Monday, November 15, 2010

AIPAC nest of spying, Israel-first vipers at each others' throats

From:
AIPAC Bares All to Quash Lawsuit

Sex, spies, and videotape
(AntiWar.com) -- by Grant Smith --

On Nov. 8, 2010, the American Israel Public Affairs Committee (AIPAC) filed a massive 260-page motion [.pdf] in the District of Columbia Superior Court. It asks Judge Erik Christian to dismiss former AIPAC employee Steven J. Rosen’s $20 million defamation suit. In October the court dismissed all counts of the March 2009 lawsuit except for Rosen’s claim of harm over AIPAC statements to the press that he did not uphold its standards of conduct. Rosen and AIPAC have – until now – abstained from filing damaging information about the internal workings of AIPAC in court. AIPAC’s willingness to publicly air some extremely sordid and revealing content to get the remaining count thrown out before an alternative dispute resolution hearing begins in December is a sign that AIPAC is now fighting for its life, or – as one former AIPAC attorney put it – “reason for being.” If Rosen proves in court that AIPAC has long handled classified information while lobbying for Israel, the worn public pretense that AIPAC is anything but a stealth extension of the Israeli Ministry of Foreign Affairs – from which it emerged in 1951 – will end forever.

Rosen filed his civil suit after adverse judicial rulings made his (and coworker Keith Weissman’s) prosecution under the Espionage Act unlikely. Col. Lawrence Franklin pled guilty to passing classified national defense information to persons not entitled to receive it while Rosen and Weissman were indicted in 2005 for their role in the espionage affair. Although prosecutors reluctantly dropped [.pdf] their indictment in May 2009 – as AIPAC carefully notes in its filing – Rosen was never acquitted. Outstanding questions in the defamation suit about classified-information trafficking have now placed AIPAC in a bind. If AIPAC financially settles with Rosen, it will signal to the American people and attentive law enforcement officials that it is honoring a previous compensation deal to pay Rosen off after the spy flap subsided. On May 11, 2010, Rosen revealed an e-mail to Washington Post reporter Jeff Stein asserting that AIPAC promised “when this is over we will do right by Steve.” But it’s now far from clear whether AIPAC has the financial wherewithal or donors willing to honor such a – possibly illegal – commitment.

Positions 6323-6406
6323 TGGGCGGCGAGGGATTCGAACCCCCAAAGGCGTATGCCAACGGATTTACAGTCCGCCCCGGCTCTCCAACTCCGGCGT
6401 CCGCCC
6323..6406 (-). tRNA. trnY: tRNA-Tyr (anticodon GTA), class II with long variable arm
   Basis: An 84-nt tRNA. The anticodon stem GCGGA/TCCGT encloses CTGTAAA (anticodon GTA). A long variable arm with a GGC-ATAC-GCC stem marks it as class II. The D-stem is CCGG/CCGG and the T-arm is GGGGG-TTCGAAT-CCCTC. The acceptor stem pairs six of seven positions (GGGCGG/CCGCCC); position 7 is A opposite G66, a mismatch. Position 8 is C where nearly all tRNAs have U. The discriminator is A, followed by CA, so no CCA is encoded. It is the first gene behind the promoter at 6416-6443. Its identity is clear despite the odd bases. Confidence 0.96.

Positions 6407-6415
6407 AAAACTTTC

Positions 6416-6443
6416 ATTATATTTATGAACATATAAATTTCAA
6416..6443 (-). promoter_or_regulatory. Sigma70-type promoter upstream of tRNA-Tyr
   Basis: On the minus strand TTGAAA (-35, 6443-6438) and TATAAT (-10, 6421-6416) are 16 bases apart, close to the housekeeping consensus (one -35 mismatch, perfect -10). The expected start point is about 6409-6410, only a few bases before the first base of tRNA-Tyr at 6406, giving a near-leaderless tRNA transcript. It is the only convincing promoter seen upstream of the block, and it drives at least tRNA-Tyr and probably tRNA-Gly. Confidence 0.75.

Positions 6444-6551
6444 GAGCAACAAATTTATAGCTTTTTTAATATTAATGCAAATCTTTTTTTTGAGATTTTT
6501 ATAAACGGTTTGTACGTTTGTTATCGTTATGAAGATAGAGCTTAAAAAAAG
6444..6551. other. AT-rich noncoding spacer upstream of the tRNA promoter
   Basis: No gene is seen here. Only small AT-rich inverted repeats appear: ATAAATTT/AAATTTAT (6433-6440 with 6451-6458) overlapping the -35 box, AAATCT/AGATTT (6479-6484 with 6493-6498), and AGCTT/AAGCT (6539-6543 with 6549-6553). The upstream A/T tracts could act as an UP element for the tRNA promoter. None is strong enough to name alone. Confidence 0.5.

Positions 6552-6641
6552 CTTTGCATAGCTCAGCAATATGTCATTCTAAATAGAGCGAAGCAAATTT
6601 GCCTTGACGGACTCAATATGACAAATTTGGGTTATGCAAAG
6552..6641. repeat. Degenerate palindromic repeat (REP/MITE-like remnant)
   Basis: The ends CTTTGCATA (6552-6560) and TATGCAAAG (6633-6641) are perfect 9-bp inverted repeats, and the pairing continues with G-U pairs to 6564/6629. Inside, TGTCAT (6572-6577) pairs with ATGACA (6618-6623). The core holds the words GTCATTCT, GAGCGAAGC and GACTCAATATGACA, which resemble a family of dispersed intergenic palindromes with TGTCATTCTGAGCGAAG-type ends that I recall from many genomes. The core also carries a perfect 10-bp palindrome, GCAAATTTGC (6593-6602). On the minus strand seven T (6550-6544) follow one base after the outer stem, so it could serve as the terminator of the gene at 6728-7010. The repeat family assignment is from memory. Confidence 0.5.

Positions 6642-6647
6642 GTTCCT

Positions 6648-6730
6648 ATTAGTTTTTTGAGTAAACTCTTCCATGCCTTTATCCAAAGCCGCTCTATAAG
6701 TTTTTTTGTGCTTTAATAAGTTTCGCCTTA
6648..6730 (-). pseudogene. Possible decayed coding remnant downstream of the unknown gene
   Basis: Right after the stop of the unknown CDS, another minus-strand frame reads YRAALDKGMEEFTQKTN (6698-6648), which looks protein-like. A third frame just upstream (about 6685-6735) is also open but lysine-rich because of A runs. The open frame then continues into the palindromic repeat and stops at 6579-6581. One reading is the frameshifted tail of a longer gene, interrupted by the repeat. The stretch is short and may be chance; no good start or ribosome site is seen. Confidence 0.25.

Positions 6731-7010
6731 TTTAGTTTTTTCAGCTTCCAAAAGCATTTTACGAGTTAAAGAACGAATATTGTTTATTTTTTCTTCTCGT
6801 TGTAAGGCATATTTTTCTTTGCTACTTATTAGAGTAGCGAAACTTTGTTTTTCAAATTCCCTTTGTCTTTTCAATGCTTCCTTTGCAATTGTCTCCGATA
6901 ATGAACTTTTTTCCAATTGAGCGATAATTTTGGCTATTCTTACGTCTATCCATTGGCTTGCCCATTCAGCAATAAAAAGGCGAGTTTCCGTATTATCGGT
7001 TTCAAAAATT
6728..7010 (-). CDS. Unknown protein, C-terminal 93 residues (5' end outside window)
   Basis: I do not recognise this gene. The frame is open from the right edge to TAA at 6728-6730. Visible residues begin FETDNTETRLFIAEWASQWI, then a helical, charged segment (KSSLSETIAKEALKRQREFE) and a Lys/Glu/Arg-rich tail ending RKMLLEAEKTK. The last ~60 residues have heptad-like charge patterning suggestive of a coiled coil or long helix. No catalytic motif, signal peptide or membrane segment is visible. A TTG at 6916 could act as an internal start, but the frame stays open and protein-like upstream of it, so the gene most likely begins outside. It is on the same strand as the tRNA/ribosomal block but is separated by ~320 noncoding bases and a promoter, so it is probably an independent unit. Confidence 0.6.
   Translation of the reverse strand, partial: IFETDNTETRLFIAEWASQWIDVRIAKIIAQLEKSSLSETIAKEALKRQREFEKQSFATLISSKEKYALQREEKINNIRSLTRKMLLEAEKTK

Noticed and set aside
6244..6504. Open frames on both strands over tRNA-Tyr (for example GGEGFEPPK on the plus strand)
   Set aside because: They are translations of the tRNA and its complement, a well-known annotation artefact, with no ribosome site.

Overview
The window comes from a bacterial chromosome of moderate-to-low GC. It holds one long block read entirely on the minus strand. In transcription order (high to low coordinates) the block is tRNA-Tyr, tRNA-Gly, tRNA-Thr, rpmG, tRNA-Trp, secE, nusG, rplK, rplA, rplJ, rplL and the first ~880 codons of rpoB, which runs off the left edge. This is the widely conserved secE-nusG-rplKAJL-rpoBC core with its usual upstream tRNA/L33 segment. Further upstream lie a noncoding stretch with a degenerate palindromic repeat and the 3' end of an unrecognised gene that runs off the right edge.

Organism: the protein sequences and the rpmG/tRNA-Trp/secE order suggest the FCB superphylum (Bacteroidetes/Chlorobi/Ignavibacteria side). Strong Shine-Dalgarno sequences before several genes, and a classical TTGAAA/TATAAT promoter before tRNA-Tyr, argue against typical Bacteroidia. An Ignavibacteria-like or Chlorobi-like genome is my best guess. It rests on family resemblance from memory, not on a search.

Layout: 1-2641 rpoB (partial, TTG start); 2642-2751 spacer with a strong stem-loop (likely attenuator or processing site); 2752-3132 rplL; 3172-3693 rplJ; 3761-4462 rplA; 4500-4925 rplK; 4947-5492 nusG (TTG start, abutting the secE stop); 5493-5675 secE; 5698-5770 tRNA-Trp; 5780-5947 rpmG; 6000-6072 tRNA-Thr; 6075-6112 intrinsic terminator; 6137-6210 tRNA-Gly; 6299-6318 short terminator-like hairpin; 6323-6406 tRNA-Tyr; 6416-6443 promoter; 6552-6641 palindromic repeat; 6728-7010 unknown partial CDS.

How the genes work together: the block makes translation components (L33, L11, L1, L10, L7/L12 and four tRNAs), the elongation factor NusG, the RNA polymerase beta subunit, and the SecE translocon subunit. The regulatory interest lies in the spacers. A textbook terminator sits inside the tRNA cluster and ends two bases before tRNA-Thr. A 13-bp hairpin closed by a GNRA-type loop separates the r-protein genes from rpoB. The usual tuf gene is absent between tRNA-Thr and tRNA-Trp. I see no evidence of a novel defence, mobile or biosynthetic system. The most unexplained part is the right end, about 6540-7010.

AIPAC’s massive filing is mostly derived from transcribed videotaped depositions taken during a lengthy discovery process. AIPAC’s confrontational lead counsel, Thomas L. McCally, forced Rosen to admit that after AIPAC fired him, he tapped some of its biggest donors for cash. Through conduits, bundlers, and payments carefully structured below the gift tax limits, Daniel Abraham, Haim Saban, Newton Becker, Larry Hochberg, Fred Schwartz, Walter Stern, and other angels ponied up almost $1 million to Rosen between the moment AIPAC fired him and the day he joined the Middle East Forum as a visiting fellow. Rosen’s solicitations may have permanently broken such donor ties to AIPAC. Between 2007 and 2008 AIPAC’s revenue plunged 14 percent from $71 million to $61 million during a period the Chronicle of Philanthropy reported record donations to internationally oriented nonprofits. In 2008, AIPAC had to tap some of its $50 million in reserves to cover a $2.8 million budget shortfall.

AIPAC is firing its best shot now because it needs to get the case thrown out before Rosen can unleash a return salvo of “about 180” internal AIPAC documents showing that it routinely gathered “inside” (Rosen’s preferred euphemism for classified) information from U.S. government officials. Rosen can now immediately file his own sliced and diced depositions and even some of his stash of documents to prove his contention that AIPAC slandered him by claiming he was unique and thereby keep the case moving forward...MORE...LINK

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